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Dinosaurs were in decline long before asteroid finished them off, researchers say

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    A replica of a 122-foot-long dinosaur is displayed at the American Museum of Natural History in New York. The dinosaur is a new species and one of the largest dinosaurs ever discovered. It has not yet been formally named by paleontologists who discovered it in Argentina in 2014. It belongs to a group known as titanosaurs.

Sixty-five million years ago, a massive asteroid slammed into Earth, causing tsunamis, earthquakes, fires, a global winter and the end of the age of the dinosaurs.

But what if the asteroid had glided safely past our planet? Would dinosaurs still be here today?

New research suggests the answer is probably not. Instead, scientists have found evidence that dinosaurs were in the midst of a long, slow decline that began millions of years before the asteroid struck.

In a study published Monday in the Proceedings of the National Academy of Sciences, researchers report that at least 40 million years before the Chicxulub asteroid landed in Mexico, dinosaur species were going extinct at a higher rate than new ones were coming into existence. With less species — and less variation in habitat requirements and ecological niches — dinosaurs would be more susceptible to environmental changes, the authors write.

“There is no doubt that the Chicxulub impact was the final nail in the dinosaurs’ coffin — with the exception of birds,” authors Manabu Sakamoto, a post-doctoral researcher at the University of Reading in England, and Chris Venditti, professor of evolutionary biology at the university, said in an email. “However, we can speculate that if the trajectory of dinosaurs continued as it was at that time, dinosaurs would eventually have become impoverished in terms of species numbers — and may have gone extinct all together.”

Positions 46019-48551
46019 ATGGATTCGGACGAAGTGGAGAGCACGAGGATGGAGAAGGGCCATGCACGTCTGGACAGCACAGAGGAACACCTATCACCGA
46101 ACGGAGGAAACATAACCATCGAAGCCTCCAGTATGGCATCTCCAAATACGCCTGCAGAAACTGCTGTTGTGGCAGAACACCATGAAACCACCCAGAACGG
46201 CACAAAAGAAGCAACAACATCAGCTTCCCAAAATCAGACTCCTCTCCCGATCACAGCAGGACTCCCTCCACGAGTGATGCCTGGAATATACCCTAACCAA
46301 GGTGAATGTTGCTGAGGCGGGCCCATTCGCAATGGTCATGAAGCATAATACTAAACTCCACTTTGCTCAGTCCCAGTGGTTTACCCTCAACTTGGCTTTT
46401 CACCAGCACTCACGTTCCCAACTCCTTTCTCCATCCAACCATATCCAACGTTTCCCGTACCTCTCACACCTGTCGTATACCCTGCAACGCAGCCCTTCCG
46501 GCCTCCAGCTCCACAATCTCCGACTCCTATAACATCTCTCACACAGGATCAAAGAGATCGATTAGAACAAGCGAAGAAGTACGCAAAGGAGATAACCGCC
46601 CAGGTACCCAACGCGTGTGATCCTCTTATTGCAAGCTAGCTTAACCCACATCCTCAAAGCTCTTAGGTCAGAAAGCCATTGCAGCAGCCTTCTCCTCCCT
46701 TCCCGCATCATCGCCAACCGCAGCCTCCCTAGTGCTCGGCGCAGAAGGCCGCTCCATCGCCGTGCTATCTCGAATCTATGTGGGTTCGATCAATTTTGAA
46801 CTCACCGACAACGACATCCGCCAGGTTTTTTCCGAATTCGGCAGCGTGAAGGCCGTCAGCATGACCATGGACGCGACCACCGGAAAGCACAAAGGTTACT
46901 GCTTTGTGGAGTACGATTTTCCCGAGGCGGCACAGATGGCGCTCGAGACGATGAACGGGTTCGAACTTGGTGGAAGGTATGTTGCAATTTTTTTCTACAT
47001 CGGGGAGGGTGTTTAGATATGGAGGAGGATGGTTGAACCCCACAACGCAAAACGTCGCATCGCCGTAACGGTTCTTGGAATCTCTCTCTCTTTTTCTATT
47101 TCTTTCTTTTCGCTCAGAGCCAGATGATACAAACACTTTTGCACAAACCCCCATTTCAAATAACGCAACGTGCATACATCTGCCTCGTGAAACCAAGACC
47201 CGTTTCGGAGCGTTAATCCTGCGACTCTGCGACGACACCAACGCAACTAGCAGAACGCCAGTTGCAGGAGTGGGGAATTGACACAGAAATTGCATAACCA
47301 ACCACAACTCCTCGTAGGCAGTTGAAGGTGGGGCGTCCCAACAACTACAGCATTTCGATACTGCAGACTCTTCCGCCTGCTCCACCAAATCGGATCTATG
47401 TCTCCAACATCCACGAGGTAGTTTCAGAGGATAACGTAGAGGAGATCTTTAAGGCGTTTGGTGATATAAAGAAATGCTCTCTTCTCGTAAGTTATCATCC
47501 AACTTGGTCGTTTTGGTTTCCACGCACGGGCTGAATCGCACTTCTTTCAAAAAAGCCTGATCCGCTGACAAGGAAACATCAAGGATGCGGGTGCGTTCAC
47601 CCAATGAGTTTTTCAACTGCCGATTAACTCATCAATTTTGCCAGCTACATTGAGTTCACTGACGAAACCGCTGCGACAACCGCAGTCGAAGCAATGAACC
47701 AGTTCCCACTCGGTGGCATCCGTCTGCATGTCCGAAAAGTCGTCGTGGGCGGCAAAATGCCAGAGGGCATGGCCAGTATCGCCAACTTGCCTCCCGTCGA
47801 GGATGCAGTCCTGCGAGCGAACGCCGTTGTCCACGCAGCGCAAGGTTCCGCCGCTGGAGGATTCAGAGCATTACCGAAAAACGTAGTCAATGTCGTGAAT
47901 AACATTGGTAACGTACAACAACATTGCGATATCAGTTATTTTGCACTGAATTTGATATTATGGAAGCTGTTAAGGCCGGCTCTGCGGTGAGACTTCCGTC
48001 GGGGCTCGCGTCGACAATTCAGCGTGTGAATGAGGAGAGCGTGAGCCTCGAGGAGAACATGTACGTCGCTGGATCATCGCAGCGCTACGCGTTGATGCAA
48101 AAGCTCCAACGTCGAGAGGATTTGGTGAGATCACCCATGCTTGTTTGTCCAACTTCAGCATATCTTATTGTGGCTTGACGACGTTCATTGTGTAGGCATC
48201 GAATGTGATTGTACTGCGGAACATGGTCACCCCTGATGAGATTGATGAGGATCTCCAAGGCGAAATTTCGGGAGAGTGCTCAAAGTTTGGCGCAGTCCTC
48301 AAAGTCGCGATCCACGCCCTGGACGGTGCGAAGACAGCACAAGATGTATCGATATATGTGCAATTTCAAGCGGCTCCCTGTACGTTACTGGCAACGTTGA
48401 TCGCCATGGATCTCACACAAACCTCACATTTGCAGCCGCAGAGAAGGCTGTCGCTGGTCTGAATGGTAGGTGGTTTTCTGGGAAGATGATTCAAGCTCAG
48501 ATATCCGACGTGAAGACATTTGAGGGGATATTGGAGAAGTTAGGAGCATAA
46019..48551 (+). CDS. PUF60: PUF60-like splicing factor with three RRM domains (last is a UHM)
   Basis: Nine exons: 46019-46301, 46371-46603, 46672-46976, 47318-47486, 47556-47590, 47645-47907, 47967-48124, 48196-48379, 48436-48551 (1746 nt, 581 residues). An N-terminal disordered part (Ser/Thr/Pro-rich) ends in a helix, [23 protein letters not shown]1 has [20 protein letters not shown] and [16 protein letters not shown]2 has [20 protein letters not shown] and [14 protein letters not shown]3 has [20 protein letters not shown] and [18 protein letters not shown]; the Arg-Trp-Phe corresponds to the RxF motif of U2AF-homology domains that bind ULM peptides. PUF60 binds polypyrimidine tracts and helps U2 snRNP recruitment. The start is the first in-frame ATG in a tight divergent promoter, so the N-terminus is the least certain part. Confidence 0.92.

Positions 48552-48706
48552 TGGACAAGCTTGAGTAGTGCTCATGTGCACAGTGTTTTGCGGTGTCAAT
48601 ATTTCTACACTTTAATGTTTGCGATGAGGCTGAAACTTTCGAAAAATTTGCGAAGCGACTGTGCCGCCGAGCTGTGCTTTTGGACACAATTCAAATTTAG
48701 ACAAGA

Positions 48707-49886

Dinosaurs were already in an evolutionary decline tens of millions of years before the asteroid impact that finally wiped them out, scientists from the University of Reading and University of Bristol have found.

The question of whether dinosaurs were already in decline before the asteroid put an abrupt end to their reign has been debated among paleontologists for decades. Recent attempts to address this question relied mostly on counting the number of fossils in the different geological time bins, Sakamoto said.

“The dispute has continued unresolved because of a lack of statistical rigor, and appropriate evolutionary framework,” the authors write.

In this paper, the authors turned to phylogenic trees, which show how species are related to each other, as the basis of their statistical analysis. This allowed them to study extinction and speciation rates in the three clades of dinosaurs through time.

The researchers found that speciation was in a long-term decline across all dinosaurs, and was exceeded by extinction rates between 48 million and 53 million years before the Chicxulub event.